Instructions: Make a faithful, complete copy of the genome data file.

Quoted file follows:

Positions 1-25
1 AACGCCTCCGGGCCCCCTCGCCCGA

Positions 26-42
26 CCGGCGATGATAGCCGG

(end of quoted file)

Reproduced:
Positions 1-25
1 AACGCCTCCGGGCCCCCTCGCCCGA

Positions 26-42
26 CCGGCGATGATAGCCGG